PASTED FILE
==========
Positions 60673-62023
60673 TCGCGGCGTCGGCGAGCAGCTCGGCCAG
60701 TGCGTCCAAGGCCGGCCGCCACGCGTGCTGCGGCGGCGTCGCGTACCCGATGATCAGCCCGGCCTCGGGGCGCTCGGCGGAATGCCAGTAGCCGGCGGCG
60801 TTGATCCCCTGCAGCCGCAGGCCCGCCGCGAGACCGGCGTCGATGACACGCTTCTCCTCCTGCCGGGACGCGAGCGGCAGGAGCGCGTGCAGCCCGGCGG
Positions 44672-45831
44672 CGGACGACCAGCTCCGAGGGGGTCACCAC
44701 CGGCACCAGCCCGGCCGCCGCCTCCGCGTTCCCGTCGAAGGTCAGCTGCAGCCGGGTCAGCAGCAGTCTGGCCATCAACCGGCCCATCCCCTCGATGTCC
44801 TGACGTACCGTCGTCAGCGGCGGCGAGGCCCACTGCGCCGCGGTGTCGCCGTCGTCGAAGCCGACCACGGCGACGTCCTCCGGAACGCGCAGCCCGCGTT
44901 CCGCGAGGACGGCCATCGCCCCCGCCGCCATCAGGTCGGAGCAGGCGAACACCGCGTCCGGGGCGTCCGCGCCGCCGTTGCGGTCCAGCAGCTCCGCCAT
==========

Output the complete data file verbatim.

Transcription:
Positions 60673-62023
60673 TCGCGGCGTCGGCGAGCAGCTCGGCCAG
60701 TGCGTCCAAGGCCGGCCGCCACGCGTGCTGCGGCGGCGTCGCGTACCCGATGATCAGCCCGGCCTCGGGGCGCTCGGCGGAATGCCAGTAGCCGGCGGCG
60801 TTGATCCCCTGCAGCCGCAGGCCCGCCGCGAGACCGGCGTCGATGACACGCTTCTCCTCCTGCCGGGACGCGAGCGGCAGGAGCGCGTGCAGCCCGGCGG
Positions 44672-45831
44672 CGGACGACCAGCTCCGAGGGGGTCACCAC
44701 CGGCACCAGCCCGGCCGCCGCCTCCGCGTTCCCGTCGAAGGTCAGCTGCAGCCGGGTCAGCAGCAGTCTGGCCATCAACCGGCCCATCCCCTCGATGTCC
44801 TGACGTACCGTCGTCAGCGGCGGCGAGGCCCACTGCGCCGCGGTGTCGCCGTCGTCGAAGCCGACCACGGCGACGTCCTCCGGAACGCGCAGCCCGCGTT
44901 CCGCGAGGACGGCCATCGCCCCCGCCGCCATCAGGTCGGAGCAGGCGAACACCGCGTCCGGGGCGTCCGCGCCGCCGTTGCGGTCCAGCAGCTCCGCCAT